• Scalability - The W2K8 kernel introduces a number of streamlining factors that greatly enhance system wide performance. A minor but significant change to the operating system's low level timer code, combined with new I/O completion handling, and more efficient thread pool, offer marked improvement on load-heavy server applications. I have read documentation supporting claims that the minimization in CPU synchronization alone results directly in a 30% gain on the number of concurrent Windows 2008 users over 2003. That's not to say once you throw in all the added security and take the user mode driver hit you won't be looking at 2003 speeds. I'm just pointing out hard kernel-level improvements that can be directly quantified by multiplying your resources against the number of saved CPU cycles.

Alright, no need to beat a dead horse. My hope was if nothing else to muddy the waters a bit. The majority of posts I read on our internal forums seemed to recommend avoiding W2K8 like the plague. I'm only suggesting while it is certainly not perfect, there are some benefits to at least taking it for a test drive. Besides, with SoftLayer's handy dandy portal driven OS deployment, in the amount of time it took you to read all my rambling you might have already installed Windows Server 2008 and tried it out for yourself. Okay, maybe that's a bit of an exaggeration. But get the idea!


February 11, 2008

Spares at the Ready

In Steve's last post he talked about the logic of outsourcing. The rationale included the cost of redundant internet connections, the cost of the server, UPS, small AC, etc. He covers a lot of good reasons to get the server out of the broom closet and into a real datacenter. However, I would like to add one more often over looked component to that argument: the Spares Kit.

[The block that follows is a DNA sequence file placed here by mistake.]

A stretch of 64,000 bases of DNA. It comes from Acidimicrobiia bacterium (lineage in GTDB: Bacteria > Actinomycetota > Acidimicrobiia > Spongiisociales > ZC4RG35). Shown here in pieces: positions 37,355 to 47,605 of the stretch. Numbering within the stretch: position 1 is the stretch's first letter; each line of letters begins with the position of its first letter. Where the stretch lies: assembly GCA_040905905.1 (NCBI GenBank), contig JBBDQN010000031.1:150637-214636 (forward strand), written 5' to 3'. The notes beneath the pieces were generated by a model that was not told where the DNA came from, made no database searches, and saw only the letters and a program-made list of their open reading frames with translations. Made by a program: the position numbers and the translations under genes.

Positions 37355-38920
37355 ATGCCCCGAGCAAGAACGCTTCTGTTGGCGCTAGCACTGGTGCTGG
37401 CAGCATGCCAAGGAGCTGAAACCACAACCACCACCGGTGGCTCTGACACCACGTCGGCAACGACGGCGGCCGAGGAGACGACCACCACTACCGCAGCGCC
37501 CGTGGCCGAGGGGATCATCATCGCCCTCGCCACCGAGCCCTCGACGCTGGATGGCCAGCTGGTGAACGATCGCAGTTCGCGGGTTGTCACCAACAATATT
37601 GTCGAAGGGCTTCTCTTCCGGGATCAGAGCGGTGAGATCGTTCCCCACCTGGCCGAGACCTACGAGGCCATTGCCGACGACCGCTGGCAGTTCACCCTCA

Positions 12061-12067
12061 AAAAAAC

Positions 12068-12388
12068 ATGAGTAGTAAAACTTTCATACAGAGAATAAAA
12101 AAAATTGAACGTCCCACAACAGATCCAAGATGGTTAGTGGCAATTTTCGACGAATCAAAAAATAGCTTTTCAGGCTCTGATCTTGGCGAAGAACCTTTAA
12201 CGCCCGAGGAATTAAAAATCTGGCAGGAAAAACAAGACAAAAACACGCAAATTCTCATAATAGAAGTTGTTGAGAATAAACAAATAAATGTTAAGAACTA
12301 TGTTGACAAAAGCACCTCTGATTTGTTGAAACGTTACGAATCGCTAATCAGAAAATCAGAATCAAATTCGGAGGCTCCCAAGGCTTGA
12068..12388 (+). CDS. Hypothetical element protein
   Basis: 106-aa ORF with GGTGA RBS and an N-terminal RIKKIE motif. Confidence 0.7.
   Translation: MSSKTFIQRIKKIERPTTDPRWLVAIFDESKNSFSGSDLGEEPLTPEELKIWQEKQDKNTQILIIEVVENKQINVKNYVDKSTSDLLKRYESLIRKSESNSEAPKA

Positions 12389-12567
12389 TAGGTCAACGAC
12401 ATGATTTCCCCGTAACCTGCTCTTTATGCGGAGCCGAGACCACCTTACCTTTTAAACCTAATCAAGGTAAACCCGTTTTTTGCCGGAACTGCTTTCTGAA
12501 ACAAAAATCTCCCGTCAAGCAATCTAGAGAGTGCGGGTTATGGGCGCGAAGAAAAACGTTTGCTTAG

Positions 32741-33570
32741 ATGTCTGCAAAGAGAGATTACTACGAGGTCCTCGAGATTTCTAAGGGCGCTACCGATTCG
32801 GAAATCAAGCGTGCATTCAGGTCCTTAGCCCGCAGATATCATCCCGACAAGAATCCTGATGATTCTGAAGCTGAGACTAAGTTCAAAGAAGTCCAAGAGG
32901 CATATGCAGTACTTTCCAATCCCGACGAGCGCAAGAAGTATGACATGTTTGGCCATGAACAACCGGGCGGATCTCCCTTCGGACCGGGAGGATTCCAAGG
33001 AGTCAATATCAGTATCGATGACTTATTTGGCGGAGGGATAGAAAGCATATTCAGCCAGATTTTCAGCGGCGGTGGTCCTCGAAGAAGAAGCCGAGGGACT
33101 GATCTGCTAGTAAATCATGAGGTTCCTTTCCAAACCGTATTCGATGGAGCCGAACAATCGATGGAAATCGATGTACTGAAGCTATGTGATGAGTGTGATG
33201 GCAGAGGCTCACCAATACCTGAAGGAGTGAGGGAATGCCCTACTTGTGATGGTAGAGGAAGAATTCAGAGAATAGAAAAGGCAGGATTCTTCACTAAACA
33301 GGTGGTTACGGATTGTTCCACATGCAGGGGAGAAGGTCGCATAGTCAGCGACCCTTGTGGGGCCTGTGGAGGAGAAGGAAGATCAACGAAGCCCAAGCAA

Let's say that you do purchase your own server and you set it up in the broom closet (or a real datacenter for that matter) and you get the necessary power, cooling and internet connectivity for it. What about spare parts?

If you lose a hard drive on that server, do you have a spare one available for replacement? Maybe so - that's a common part with mechanical features that is liable to fail - so you might have that covered. Not only do you have a spare drive, the server is configured with some level of RAID so you're probably well covered there.

What if that RAID card fails? It happens - and it happens with all different brands of cards.

What about RAM? Do you keep a spare RAM DIMM handy or if you see failures on one stick, do you just plan to remove it and run with less RAM until you can get more on site? The application might run slower because it's memory starved or because now your memory is not interleaved - but that might be a risk you are willing to take.

How about a power supply? Do you keep an extra one of those handy? Maybe you keep a spare. Or, you have dual power supplies. Are those power supplies plugged into separate power strips on separate circuits backed up by separate UPSs?

What if the NIC on the motherboard gets flaky or goes out completely? Do you keep a spare motherboard handy?

If you rely on out of band management of your server via an IPMI, Lights Out or DRAC card - what happens if that card goes bad while you're on vacation?

Even if you have all necessary spare parts for your server or you have multiple servers in a load balanced configuration inside the broom closet; what happens if you lose your switch or your load balancer or your router or your... What happens if that little AC you purchased shuts down on Friday night and the broom closet heats up all weekend until the server overheats? Do you have temperature sensors in the closet that are configured to send you an alert - so that now you have to drive back to the office to empty the water pail of the spot cooler?

You might think that some of these scenarios are a bit far fetched but I can certainly assure you that they're not. At SoftLayer, we have spares of everything. We maintain hundreds of servers in inventory at all times, we maintain a completely stocked inventory room full of critical components, and we staff it all 24/7 and back it all up with a 4 hour SLA.